Florida Museum of Natural History


tapir Tapirs are among the most primitive of the larger animals in the world --they've changed little in 20 million years. Their compact streamlined bodies easily push through the undergrowth of their forest habitat. They also are agile climbers. All tapirs have a short flexible trunk (called a proboscis), which serves almost like a hand on their face and allows them to selectively pull leaves, shoots and fruits into their mouths.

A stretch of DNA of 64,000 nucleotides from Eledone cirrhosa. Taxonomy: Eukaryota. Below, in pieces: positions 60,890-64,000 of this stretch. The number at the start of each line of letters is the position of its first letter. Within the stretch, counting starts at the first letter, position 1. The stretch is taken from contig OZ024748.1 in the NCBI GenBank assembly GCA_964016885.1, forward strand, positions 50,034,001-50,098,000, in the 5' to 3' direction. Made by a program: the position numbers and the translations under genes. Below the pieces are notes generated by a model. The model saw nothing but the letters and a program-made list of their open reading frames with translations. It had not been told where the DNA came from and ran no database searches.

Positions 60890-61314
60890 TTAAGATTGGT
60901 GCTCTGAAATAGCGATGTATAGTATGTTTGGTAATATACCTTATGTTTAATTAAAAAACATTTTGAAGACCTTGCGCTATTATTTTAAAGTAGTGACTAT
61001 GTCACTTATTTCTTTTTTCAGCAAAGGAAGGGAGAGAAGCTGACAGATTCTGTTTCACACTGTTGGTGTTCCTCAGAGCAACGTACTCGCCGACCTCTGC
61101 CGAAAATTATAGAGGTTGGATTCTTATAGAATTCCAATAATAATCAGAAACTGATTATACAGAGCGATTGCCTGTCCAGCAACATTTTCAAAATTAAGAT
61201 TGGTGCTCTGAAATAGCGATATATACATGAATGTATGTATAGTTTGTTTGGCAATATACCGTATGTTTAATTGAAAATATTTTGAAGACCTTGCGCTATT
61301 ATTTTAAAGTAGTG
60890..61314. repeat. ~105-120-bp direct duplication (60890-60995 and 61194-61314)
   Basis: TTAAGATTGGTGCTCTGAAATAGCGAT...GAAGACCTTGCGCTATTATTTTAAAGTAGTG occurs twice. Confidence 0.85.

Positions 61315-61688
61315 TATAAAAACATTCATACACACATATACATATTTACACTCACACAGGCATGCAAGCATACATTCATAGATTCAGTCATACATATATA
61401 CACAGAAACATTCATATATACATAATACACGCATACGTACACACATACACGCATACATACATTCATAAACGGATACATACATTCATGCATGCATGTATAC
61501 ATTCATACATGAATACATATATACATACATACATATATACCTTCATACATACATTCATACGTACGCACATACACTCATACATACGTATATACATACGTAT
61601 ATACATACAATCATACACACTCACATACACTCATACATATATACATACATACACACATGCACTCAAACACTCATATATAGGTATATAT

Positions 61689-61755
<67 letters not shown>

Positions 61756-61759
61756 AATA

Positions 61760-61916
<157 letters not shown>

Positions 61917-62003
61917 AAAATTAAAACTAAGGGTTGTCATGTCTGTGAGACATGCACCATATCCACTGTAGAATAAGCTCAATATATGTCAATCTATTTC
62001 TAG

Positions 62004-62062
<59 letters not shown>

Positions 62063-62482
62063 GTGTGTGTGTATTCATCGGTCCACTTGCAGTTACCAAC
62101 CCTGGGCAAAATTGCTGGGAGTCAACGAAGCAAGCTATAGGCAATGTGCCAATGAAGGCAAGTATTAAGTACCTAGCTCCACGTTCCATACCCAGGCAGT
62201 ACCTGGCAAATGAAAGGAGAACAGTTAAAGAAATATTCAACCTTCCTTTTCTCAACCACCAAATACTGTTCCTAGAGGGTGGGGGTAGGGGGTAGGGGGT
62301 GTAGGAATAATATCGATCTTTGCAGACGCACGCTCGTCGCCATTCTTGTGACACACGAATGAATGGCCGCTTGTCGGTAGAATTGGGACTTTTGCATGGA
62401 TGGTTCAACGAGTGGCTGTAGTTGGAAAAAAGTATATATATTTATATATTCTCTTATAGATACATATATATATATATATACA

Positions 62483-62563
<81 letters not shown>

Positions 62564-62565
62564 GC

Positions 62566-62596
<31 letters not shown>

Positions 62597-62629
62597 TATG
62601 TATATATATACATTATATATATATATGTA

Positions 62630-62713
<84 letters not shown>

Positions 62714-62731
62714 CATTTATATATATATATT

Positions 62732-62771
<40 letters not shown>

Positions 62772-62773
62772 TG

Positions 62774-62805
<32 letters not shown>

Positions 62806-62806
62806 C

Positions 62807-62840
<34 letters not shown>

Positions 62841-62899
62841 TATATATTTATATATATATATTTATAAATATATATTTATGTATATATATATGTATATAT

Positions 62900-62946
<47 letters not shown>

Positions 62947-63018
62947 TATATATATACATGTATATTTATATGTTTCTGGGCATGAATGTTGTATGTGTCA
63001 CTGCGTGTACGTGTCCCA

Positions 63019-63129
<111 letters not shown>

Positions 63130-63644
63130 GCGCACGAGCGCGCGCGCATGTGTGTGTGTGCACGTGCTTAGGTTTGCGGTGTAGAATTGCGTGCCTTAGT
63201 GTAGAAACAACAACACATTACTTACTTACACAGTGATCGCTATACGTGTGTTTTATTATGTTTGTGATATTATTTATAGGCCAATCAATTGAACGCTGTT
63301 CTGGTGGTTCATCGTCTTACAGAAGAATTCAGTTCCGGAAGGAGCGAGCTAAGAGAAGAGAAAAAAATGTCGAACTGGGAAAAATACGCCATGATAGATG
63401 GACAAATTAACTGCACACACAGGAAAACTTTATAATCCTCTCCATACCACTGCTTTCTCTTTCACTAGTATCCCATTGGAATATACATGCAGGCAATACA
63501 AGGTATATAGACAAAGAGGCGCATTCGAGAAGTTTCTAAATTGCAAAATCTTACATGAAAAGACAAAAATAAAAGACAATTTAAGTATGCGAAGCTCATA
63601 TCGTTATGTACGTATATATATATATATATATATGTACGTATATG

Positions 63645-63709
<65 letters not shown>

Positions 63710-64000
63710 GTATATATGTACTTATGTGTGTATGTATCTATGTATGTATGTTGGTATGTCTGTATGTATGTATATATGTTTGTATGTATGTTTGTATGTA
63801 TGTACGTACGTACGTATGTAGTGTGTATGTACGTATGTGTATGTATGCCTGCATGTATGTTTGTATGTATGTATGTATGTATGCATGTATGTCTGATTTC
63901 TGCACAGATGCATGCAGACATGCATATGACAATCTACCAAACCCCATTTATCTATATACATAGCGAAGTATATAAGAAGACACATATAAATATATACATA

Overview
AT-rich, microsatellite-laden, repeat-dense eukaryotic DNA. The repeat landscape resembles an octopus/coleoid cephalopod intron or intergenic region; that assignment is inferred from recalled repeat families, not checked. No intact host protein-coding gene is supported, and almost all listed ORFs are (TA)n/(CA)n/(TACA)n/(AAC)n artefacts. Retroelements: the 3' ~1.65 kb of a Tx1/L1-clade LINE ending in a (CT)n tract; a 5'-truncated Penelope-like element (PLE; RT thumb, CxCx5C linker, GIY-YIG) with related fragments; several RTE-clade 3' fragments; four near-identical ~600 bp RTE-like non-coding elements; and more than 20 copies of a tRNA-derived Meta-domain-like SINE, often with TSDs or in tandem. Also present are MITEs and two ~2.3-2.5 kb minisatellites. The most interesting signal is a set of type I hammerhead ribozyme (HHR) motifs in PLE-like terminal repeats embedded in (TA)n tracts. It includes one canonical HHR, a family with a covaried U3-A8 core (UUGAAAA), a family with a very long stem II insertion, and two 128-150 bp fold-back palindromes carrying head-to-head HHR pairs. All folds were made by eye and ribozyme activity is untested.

Unlike the highly social horses, they are basically solitary animals, apart from temporary bonds between mothers and babies, as pictured here.

Today tapirs live only in Malaysia and parts of Central and South America. Until the end of the Ice Age (10,000 years ago) tapirs lived in Europe and North America. They first appeared in South America about 2 million years ago.

Like their rhino cousins, tapirs also are threatened by extinction as human populations spread into and exploit their forest habitats.

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